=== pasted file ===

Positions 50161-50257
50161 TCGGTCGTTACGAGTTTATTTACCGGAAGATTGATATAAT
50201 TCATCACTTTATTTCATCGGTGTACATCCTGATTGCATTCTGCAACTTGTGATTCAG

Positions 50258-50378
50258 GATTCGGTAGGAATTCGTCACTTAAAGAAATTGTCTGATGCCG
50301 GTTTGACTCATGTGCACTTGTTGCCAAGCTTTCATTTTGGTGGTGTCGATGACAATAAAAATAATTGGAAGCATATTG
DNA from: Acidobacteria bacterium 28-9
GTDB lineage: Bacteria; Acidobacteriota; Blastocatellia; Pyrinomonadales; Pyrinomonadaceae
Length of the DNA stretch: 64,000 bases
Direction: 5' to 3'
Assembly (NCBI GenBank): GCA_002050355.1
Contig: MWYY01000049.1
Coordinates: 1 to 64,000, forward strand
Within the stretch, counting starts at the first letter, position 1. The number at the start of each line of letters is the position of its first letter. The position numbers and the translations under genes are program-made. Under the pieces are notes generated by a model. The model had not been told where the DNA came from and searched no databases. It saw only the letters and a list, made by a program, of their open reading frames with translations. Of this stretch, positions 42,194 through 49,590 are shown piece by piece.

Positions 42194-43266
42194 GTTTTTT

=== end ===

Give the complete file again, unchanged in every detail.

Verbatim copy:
Positions 50161-50257
50161 TCGGTCGTTACGAGTTTATTTACCGGAAGATTGATATAAT
50201 TCATCACTTTATTTCATCGGTGTACATCCTGATTGCATTCTGCAACTTGTGATTCAG

Positions 50258-50378
50258 GATTCGGTAGGAATTCGTCACTTAAAGAAATTGTCTGATGCCG
50301 GTTTGACTCATGTGCACTTGTTGCCAAGCTTTCATTTTGGTGGTGTCGATGACAATAAAAATAATTGGAAGCATATTG
DNA from: Acidobacteria bacterium 28-9
GTDB lineage: Bacteria; Acidobacteriota; Blastocatellia; Pyrinomonadales; Pyrinomonadaceae
Length of the DNA stretch: 64,000 bases
Direction: 5' to 3'
Assembly (NCBI GenBank): GCA_002050355.1
Contig: MWYY01000049.1
Coordinates: 1 to 64,000, forward strand
Within the stretch, counting starts at the first letter, position 1. The number at the start of each line of letters is the position of its first letter. The position numbers and the translations under genes are program-made. Under the pieces are notes generated by a model. The model had not been told where the DNA came from and searched no databases. It saw only the letters and a list, made by a program, of their open reading frames with translations. Of this stretch, positions 42,194 through 49,590 are shown piece by piece.

Positions 42194-43266
42194 GTTTTTT